Cultural Inclusion as an Element of Neighborhood Planning


In a post at Better! Cities&Towns and also PlaceShakers and NewsMakers Howard Blackson succinctly summarizes what he considers the 5 basic elements of neighborhood planning, pitched as the “5 Cs”:

1. Complete: a mix of uses (allowing living, working, playing, lounging, eating, shopping, worshiping), bounded by a distinct edge.

2. Compact: a maximum 5 minute walk from the center of the neighborhood to its edge.

3. Connected: multiple modes of transportation (walk, drive, bike).

4. Complex: a variety of civic spaces (plazas, greens, recreational parks, natural parks), civic buildings (libraries, churches, community centers, assembly halls), private buildings (residences, offices, shops), and thoroughfare types (boulevards, avenues, streets, alleys, bike lanes, paths).

5. Convivial: supportive of human connections or relationships that are “friendly, lively, and enjoyable.”

Credit: Duany Plater-Zyberk, & Company

I think that element #5 is a bit of an apple among the oranges.  Physical properties of neighborhoods are one thing; human relationships can be quite another.  Blackson clearly recognizes that there’s a relationship between built form and social interaction, that neighborhoods consist of many and varied communities, and that the human ability connect physically across these communities has something to do with our ability to, in his words, “thrive culturally.”  But I’m not sure that conviviality is a neighborhood feature that’s as easily generated as the others.  For example, the physical form of Denver’s widely celebrated New Urbanist neighborhoods too often signal, to non-Americans and ethnic “Others,” homogeneity and exclusivity.  They are too often highly-ordered, all-too-predictable settings devoid of street life.  Where such conditions exist a particular epistemology and theory of urbanism (and culture) is at work.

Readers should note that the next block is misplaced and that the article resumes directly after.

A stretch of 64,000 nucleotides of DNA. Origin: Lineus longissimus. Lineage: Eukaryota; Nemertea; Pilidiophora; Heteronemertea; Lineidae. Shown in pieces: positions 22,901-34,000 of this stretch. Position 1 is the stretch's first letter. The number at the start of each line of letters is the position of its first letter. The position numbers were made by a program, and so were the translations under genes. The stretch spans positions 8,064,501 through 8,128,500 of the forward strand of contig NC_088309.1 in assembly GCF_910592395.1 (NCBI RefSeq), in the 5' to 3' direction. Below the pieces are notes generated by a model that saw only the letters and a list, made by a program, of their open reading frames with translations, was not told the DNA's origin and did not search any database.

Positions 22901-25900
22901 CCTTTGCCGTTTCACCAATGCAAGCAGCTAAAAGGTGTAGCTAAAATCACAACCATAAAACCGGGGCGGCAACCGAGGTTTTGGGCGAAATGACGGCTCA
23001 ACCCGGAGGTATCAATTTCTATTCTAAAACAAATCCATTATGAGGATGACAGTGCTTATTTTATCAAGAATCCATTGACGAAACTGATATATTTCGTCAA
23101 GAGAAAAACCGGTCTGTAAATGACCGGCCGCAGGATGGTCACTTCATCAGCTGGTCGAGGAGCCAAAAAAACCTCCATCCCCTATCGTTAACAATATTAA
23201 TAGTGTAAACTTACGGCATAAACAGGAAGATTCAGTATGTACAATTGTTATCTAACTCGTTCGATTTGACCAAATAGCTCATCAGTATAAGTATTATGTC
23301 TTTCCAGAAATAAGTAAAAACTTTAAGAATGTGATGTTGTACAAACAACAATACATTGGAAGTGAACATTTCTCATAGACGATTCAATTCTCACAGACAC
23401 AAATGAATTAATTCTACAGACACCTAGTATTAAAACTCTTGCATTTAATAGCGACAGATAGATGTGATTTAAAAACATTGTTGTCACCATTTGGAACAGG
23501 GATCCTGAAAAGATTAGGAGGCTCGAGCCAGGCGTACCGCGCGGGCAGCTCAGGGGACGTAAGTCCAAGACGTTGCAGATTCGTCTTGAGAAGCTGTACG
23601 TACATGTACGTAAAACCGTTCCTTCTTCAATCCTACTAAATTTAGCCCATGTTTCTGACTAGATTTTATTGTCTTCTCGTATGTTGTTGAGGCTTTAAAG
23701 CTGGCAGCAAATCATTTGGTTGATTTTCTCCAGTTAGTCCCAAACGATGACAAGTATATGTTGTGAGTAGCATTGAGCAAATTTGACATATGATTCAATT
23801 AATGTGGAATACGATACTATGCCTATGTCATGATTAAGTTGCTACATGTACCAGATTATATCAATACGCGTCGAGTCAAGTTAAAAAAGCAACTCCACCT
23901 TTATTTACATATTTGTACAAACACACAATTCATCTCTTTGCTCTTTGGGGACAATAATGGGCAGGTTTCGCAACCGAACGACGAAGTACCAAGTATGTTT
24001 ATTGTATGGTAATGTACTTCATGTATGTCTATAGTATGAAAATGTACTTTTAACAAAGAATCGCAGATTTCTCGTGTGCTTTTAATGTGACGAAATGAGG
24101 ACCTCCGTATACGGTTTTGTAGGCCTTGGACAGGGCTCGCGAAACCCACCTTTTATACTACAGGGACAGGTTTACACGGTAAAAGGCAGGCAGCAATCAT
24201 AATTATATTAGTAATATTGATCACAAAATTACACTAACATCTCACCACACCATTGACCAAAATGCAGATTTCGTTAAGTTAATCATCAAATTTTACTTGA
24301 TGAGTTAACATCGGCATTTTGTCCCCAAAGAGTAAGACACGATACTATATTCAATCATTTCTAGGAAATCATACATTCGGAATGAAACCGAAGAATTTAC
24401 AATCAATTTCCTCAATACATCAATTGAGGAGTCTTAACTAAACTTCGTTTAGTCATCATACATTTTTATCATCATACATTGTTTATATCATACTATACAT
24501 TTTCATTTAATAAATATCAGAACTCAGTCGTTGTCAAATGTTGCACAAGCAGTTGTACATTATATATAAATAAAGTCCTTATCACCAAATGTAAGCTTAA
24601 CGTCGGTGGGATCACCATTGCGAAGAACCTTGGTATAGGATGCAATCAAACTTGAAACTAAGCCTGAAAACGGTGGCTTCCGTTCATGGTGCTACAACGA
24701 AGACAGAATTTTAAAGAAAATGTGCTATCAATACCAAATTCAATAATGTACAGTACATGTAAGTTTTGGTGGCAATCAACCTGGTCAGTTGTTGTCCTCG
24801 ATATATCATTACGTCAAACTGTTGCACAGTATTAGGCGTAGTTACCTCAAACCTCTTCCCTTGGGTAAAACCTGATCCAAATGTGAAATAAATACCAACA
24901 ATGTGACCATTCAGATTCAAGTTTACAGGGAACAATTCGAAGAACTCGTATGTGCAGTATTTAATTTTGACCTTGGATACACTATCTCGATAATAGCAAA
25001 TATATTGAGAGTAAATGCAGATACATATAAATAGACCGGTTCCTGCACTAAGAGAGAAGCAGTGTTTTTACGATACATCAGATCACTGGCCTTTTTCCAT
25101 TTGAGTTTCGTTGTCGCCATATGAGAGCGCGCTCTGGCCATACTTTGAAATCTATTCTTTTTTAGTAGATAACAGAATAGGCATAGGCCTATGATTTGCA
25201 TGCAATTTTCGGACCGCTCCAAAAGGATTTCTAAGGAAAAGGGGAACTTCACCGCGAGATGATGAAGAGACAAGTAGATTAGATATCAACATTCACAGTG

Alternatively, there’s something to be said for the messiness of city-life including, perhaps, the conflicts (or tensions) that can emerge when cultural differences are brought together.  Such conflicts don’t have to end badly; they can be productively channeled. Efforts to resolve conflicts over the form and use of urban space can produce creative interventions in the urban fabric and new, collective forms of social and spatial belonging. Thus, I’d propose that Culturally-Inclusive replace Convivial as the 5th “C” on Blackson’s list. We’ve made a point on this blog of highlighting work (e.g., here) that explores the specifics of culturally-inclusive design from the standpoint of both process and product.  Other blogs do likewise, such as Julian Agyeman’s Just Sustainabilities and Phil Wood’s Subversive Urbanism. Attention to this work might help New Urbanists, and others, better calibrate for culture.   The task is to design not for conviviality, but rather for cultural-inclusion. We need settings that allow conviviality, cacophony, creativity, community, and even periodic chaos to flourish.


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